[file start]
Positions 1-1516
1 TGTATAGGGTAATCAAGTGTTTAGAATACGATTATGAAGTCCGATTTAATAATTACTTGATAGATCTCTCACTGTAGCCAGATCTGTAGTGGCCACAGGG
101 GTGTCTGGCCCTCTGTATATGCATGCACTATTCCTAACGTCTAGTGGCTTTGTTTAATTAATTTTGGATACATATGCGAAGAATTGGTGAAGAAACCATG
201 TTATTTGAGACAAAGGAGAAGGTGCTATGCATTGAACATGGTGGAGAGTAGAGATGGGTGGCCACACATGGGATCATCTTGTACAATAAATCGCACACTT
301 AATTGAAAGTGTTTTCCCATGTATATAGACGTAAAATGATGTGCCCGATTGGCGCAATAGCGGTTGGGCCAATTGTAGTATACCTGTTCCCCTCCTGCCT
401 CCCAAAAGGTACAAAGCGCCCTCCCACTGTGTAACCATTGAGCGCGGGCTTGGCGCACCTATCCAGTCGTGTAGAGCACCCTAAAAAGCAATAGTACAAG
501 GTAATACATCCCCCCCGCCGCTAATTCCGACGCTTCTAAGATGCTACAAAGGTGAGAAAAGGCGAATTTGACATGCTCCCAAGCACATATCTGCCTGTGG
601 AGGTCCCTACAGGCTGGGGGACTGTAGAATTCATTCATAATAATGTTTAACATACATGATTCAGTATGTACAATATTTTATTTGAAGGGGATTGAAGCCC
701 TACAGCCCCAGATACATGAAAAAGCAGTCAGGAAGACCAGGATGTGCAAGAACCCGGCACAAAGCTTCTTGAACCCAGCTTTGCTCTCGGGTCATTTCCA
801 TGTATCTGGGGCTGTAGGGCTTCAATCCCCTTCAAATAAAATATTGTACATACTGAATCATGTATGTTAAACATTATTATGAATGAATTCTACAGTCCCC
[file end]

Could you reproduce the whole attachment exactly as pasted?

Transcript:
Positions 1-1516
1 TGTATAGGGTAATCAAGTGTTTAGAATACGATTATGAAGTCCGATTTAATAATTACTTGATAGATCTCTCACTGTAGCCAGATCTGTAGTGGCCACAGGG
101 GTGTCTGGCCCTCTGTATATGCATGCACTATTCCTAACGTCTAGTGGCTTTGTTTAATTAATTTTGGATACATATGCGAAGAATTGGTGAAGAAACCATG
201 TTATTTGAGACAAAGGAGAAGGTGCTATGCATTGAACATGGTGGAGAGTAGAGATGGGTGGCCACACATGGGATCATCTTGTACAATAAATCGCACACTT
301 AATTGAAAGTGTTTTCCCATGTATATAGACGTAAAATGATGTGCCCGATTGGCGCAATAGCGGTTGGGCCAATTGTAGTATACCTGTTCCCCTCCTGCCT
401 CCCAAAAGGTACAAAGCGCCCTCCCACTGTGTAACCATTGAGCGCGGGCTTGGCGCACCTATCCAGTCGTGTAGAGCACCCTAAAAAGCAATAGTACAAG
501 GTAATACATCCCCCCCGCCGCTAATTCCGACGCTTCTAAGATGCTACAAAGGTGAGAAAAGGCGAATTTGACATGCTCCCAAGCACATATCTGCCTGTGG
601 AGGTCCCTACAGGCTGGGGGACTGTAGAATTCATTCATAATAATGTTTAACATACATGATTCAGTATGTACAATATTTTATTTGAAGGGGATTGAAGCCC
701 TACAGCCCCAGATACATGAAAAAGCAGTCAGGAAGACCAGGATGTGCAAGAACCCGGCACAAAGCTTCTTGAACCCAGCTTTGCTCTCGGGTCATTTCCA
801 TGTATCTGGGGCTGTAGGGCTTCAATCCCCTTCAAATAAAATATTGTACATACTGAATCATGTATGTTAAACATTATTATGAATGAATTCTACAGTCCCC